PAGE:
When setting up a trust for a loved one with special needs, you’ll also choose a trustee, which might be yourself, or a friend, relative or professional. No matter who you choose, it’s important to understand the responsibilities of the trustee.
Appointing a Trustee for a Special Needs Trust
If you have a loved one or friend with a disability, you are probably taking extra care to ensure their needs are met, during—and ideally even beyond your lifetime. Establishing a trust—and appointing a trustee—can be an important way to do that. The trustee you appoint to manage the trust will have a legal duty to put the needs of the beneficiary first—always. That’s why trustees are considered fiduciaries and can be asked to obtain a type of fiduciary bond, known as a trustee bond. It’s quick and easy to obtain a trustee bond at leading, national provider: Colonial Surety Company.
Do’s and Don’ts for Trustees
The trustee of a special needs trust must be able to work collaboratively with other professionals and people involved with the beneficiary. For example, if there is an appointed guardian or conservator, efforts to meet the needs of the beneficiary must be coordinated. The trustee must also keep the beneficiary and others, such as family, informed of trust activity. Accurate records and reports, including reports related to social security and medicaid benefits the beneficiary receives are also duties of the trustee.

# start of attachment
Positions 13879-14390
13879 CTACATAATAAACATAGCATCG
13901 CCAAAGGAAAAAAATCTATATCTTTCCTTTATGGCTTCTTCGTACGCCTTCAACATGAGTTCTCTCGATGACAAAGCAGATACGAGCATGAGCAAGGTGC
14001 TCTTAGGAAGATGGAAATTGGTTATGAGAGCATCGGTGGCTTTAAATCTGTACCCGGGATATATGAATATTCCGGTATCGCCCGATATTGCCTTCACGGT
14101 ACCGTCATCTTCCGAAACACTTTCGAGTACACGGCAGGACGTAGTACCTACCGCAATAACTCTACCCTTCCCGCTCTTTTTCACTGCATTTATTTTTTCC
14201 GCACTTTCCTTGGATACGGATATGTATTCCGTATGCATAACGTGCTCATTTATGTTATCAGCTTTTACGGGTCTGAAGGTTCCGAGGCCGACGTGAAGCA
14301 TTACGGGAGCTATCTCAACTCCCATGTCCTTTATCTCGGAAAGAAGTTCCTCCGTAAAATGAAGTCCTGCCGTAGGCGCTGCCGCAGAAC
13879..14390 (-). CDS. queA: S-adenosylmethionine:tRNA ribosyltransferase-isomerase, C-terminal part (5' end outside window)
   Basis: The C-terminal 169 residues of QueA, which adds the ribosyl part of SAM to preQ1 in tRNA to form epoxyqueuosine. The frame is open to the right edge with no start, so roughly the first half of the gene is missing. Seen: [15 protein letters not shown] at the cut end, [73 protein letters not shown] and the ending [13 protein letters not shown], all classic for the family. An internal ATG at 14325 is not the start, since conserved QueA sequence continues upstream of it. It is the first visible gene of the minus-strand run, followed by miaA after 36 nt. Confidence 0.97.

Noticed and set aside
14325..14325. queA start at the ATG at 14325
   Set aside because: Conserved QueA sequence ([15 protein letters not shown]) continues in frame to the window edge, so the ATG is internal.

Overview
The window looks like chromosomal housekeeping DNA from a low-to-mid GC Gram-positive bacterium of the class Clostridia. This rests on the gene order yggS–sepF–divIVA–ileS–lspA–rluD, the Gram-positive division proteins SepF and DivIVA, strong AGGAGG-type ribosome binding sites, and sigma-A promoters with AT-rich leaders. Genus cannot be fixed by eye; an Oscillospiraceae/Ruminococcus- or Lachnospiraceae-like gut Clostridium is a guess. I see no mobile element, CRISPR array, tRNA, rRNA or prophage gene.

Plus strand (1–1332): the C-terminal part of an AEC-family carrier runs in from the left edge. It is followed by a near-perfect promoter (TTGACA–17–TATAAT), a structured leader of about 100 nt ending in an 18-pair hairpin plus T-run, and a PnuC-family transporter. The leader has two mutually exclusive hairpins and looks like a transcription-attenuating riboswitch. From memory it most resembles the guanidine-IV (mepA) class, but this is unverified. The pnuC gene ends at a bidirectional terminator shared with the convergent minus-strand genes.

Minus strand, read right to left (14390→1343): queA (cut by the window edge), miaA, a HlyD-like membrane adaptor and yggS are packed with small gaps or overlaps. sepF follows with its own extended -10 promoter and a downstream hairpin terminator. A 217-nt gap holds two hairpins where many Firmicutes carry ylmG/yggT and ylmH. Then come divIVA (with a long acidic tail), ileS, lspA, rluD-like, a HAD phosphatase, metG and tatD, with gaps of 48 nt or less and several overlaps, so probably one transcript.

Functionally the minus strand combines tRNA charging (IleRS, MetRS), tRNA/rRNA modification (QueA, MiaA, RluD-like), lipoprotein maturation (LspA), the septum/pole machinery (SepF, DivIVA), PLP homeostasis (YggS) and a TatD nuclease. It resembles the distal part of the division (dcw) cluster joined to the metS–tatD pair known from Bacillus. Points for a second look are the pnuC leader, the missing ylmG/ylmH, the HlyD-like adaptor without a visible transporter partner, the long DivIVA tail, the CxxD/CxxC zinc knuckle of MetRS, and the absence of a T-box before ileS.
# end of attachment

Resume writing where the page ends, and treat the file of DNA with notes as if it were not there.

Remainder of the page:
Experts at NOLO offer these additional do’s and don’ts for special needs trustees:
- Avoid any activity that conflicts with the purpose of the trust—which is to enhance the quality of life of the beneficiary.
- Spend money to enhance the beneficiary’s life, while making the trust funds last as long as possible.
- Respond to the beneficiary’s personal needs for goods and services that aren’t covered by SSI or Medicaid.
- Keep up with SSI and Medicaid income and resource rules so that the trustee’s spending doesn’t affect the beneficiary’s eligibility for SSI and Medicaid.
- Invest and manage trust property following the terms of the trust and state law, in the beneficiary’s best interests.
Understanding Trustee Bonds
The written trust agreement generally includes details about how the trustee is to manage and distribute the assets, and other essential duties to be carried out. Given the fiduciary responsibilities undertaken by trustees, the trust agreement may require to procurement of a trustee bond. In some circumstances, courts can also require a trustee bond.
Since they guarantee the faithful performance of trustees in accordance with the law, trustee bonds can be confidence boosting for everyone involved. As a leading national provider of many types of fiduciary bonds, Colonial Surety Company makes it easy and efficient to obtain a trustee bond. Just get a quote online, fill out the information, and enter a payment method. Print or e-file the bond from anywhere. It’s that simple.
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